Sunday 26 July 2015

Simon Armitage, The Last Poets & Cultural Appropriation

 "Screaming "brand new", when they just sanitized the old shit" - Mos Def
I’m a fan of Simon Armitage. I have studied his poetry and taught it to GCSE students in Hackney classrooms and often, students appreciate poems like ‘Harmonium’. It’s a rich prompt to get students to think of what can come to symbolise a relationship, from a worn out piano to an unsung father figure. I’m also glad for his new position as Oxford professor of poetry. When this was announced, The Telegraph picked up on Armitage stating he; 

“Will use rap and hip hop to explore the definition of modern poetry so the literary form is not thought of "as a museum". 

A contentious statement, but for the most part he is right to point out that rap and Hip-Hop culture are relevant to western poetry traditions, I don’t feel the need to explain why and how, we’re beyond that argument nowWhat I did find interesting is when Armitage states;

We might need to consider what constitutes poetry, and rap might be one of the answers. If it comes up I'll probably talk about Kate Tempest - though she might be hip hop.”

Really? Kate Tempest is his entry point to validate the bridge between rap and poetry? I know Kate, I think even she would be embarrassed by this remark, but even though I understand Armitage’s intention, you got to be aware of the consistency in which black culture is appropriated by white mainstream media and why there is a carelessness to this statement, as Oxford Laureate, there is new volumes in his voice. Armitage does go on to say he wants the next person taking his place to be a woman, so in a way he could be setting up the stage for someone like Kate to be considered, very noble of him.

Last week I performed at Latitude, standing backstage with Bohdan Piasecki when Simon Armitage walked into the room and I was like “Shit, Simon Armitage!" I had so much to say to him but where do I start, how could I not come across as awkwardly overeager?” Then, as sudden as Simon appeared, the members from The Last Poets walked in and sat on the sofa, brushing past Simon, who now had nowhere to sit.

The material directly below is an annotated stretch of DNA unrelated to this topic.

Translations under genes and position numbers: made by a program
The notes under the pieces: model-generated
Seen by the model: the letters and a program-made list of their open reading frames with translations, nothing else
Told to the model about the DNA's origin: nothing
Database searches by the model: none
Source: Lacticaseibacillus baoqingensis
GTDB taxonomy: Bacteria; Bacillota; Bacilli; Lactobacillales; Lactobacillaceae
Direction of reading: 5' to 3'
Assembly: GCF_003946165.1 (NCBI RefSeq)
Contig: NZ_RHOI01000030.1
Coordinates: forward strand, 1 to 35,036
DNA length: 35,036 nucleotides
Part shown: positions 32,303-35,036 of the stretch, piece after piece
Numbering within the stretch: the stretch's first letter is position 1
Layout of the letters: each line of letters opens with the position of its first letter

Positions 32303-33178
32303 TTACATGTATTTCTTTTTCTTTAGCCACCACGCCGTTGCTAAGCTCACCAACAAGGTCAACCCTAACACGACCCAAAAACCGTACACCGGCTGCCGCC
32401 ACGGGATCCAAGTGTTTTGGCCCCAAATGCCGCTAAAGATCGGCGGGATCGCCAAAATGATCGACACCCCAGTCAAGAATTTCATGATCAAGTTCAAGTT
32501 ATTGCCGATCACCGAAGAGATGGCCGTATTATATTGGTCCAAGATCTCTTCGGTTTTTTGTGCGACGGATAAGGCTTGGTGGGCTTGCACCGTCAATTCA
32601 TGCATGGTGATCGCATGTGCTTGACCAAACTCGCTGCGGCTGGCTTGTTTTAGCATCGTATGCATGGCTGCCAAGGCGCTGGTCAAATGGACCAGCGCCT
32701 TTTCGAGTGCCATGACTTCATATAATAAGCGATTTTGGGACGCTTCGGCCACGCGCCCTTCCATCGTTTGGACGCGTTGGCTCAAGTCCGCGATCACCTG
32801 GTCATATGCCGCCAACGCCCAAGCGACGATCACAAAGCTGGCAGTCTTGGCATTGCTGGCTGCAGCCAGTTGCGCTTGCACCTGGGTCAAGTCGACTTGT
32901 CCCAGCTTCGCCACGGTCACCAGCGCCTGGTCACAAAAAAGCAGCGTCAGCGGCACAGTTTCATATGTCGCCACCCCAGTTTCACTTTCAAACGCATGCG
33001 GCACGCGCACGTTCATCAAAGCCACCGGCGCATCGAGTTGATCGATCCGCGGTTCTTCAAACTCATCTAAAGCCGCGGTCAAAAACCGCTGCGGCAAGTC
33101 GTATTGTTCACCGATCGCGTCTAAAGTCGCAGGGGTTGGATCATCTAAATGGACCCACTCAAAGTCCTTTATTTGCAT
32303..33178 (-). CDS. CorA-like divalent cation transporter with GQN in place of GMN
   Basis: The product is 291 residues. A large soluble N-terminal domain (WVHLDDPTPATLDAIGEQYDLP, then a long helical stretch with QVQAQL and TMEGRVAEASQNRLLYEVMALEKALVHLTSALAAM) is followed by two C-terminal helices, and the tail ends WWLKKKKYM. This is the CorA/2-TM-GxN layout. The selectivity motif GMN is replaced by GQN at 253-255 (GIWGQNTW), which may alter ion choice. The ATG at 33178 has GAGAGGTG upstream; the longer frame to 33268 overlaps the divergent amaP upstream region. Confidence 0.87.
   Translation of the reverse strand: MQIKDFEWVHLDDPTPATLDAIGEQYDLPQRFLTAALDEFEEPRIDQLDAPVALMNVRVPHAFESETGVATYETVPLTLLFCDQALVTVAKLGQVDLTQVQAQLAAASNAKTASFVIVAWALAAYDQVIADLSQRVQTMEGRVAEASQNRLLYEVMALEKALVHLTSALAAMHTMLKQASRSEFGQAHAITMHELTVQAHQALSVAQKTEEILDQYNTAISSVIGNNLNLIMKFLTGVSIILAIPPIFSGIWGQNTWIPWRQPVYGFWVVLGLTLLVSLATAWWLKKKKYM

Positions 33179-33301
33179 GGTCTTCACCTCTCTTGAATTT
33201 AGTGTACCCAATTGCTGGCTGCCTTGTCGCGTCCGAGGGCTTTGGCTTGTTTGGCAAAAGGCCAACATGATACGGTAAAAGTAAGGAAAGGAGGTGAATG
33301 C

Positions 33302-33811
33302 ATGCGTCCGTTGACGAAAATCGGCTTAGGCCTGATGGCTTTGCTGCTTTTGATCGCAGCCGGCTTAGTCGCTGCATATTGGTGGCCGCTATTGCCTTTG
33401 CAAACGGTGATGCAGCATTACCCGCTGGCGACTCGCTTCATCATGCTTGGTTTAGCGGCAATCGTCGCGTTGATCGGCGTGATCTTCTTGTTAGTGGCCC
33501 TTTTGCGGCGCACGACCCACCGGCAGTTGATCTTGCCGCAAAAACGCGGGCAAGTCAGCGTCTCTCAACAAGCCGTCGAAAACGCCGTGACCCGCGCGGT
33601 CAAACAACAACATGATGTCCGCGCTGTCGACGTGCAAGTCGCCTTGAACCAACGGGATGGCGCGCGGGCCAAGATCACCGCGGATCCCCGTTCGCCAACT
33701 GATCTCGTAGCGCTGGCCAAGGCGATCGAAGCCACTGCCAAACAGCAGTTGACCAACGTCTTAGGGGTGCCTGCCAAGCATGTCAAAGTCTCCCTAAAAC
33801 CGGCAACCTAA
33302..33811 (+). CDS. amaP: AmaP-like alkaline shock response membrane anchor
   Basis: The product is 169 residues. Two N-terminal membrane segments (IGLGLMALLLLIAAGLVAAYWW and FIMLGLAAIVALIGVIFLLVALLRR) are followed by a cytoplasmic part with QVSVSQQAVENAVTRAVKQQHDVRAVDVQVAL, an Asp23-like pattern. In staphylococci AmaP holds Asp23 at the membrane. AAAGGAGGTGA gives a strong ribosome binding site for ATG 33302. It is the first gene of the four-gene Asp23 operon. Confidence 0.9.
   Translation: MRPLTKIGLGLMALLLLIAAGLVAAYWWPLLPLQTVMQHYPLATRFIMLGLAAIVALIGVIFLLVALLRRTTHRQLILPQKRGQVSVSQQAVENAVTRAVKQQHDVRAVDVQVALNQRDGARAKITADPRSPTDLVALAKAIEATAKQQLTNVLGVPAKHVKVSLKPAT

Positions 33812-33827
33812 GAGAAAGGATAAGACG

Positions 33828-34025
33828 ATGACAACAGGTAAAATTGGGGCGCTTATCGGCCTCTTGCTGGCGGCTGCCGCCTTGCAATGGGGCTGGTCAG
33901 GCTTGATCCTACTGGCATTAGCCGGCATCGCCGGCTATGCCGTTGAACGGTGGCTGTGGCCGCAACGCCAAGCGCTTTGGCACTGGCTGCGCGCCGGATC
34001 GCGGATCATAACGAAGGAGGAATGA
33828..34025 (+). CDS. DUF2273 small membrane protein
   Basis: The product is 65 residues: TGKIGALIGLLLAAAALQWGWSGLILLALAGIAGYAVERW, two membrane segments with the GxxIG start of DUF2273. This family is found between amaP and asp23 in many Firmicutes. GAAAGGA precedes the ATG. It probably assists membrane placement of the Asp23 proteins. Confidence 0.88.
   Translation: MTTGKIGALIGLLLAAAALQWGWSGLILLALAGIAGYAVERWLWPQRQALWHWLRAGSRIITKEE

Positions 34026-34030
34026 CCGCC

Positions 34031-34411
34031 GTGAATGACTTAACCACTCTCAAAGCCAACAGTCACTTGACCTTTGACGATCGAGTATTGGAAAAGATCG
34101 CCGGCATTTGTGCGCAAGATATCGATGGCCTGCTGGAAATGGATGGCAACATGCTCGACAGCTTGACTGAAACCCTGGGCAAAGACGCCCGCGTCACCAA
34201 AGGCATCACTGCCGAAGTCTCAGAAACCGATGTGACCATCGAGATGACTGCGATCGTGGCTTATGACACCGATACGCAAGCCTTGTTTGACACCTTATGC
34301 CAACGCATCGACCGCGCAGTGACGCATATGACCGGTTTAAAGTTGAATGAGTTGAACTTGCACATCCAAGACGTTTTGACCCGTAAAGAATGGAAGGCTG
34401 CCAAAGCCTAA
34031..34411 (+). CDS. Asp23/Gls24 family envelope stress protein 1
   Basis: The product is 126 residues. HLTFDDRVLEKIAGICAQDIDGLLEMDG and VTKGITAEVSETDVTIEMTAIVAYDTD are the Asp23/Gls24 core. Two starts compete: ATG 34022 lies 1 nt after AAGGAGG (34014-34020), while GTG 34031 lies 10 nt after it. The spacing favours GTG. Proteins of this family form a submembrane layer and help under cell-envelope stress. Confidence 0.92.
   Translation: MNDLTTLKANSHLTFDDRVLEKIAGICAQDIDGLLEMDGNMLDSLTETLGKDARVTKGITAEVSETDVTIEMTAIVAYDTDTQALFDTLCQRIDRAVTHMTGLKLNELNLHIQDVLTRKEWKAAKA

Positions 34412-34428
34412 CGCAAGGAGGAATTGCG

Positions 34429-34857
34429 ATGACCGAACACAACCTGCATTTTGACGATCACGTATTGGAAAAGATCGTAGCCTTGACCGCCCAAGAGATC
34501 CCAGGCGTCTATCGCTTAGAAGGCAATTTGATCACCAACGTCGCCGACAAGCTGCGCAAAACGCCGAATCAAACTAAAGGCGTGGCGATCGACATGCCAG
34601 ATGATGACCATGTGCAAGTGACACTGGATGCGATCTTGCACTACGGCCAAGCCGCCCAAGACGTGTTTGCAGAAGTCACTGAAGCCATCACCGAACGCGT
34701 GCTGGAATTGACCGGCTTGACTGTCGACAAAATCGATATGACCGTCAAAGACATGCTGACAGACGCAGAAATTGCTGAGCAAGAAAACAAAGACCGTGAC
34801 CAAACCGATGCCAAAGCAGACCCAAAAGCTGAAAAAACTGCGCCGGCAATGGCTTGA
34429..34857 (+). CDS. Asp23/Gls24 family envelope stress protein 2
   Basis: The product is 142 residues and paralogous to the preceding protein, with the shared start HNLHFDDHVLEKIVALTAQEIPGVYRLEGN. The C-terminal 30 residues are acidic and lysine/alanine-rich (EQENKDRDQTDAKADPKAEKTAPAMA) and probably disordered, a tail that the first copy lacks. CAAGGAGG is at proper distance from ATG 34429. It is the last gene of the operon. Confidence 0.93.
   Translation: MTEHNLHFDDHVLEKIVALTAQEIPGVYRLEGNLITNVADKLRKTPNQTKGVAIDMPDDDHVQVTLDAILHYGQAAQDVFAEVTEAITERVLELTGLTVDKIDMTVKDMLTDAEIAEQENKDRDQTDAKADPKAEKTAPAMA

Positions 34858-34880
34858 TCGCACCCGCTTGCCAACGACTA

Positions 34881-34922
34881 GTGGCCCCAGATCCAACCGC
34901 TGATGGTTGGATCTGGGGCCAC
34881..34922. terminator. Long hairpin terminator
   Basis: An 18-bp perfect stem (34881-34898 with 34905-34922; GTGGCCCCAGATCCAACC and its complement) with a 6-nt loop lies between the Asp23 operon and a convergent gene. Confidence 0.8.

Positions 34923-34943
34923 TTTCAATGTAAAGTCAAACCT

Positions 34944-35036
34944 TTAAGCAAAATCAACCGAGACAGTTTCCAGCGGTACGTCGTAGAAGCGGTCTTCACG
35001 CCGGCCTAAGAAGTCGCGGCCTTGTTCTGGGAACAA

Hopefully I don't need to explain who The Last Poets are, but they are basically, alongside Gil Scott Heron, DJ Kool Herc and Grandmaster Flash, credited among the pioneers of Hip-Hop culture in America. I had to take a minute to take in that these men were in the same room, not knowing the significance of the other and I, a poet and lover of Hip-Hop, could've taken the responsibility of introducing these two missing links and probably done more for poetry in the UK than any essay I’ll ever write.

That bridge Simon was building between rap and poetry, a lot of that was built by the guys from the other side of the Atlantic, who had just taken his place on the sofa. If only I had taken that picture, it would’ve been the poetry equivalent of John Lennon meeting Chuck Berry. The difference there is John Lennon understood the issue of cultural appropriation and famously, when asked if he was inspired by black music, Lennon stated, “of course, is there any other kind of music?”.

I’m not saying poetry is a “black” thing, that would be ridiculous, language isn’t racial, it’s cultural. I’m saying, if Simon Armitage is going to talk about under representation and feel a need to rethink our relationship with the ideas of what poetry is, who it is by and who it belongs to, he must go all the way and perhaps educate himself on the subject before he becomes another white man claiming his people invented something they didn’t.

Source -

Didn't get to speak to Simon Armitage but I did speak with The Last Poets and Eimear Mcbride

If you are interested in further reading, I'd recommend Nate Marshall's Breakbeat Poets Anthology.


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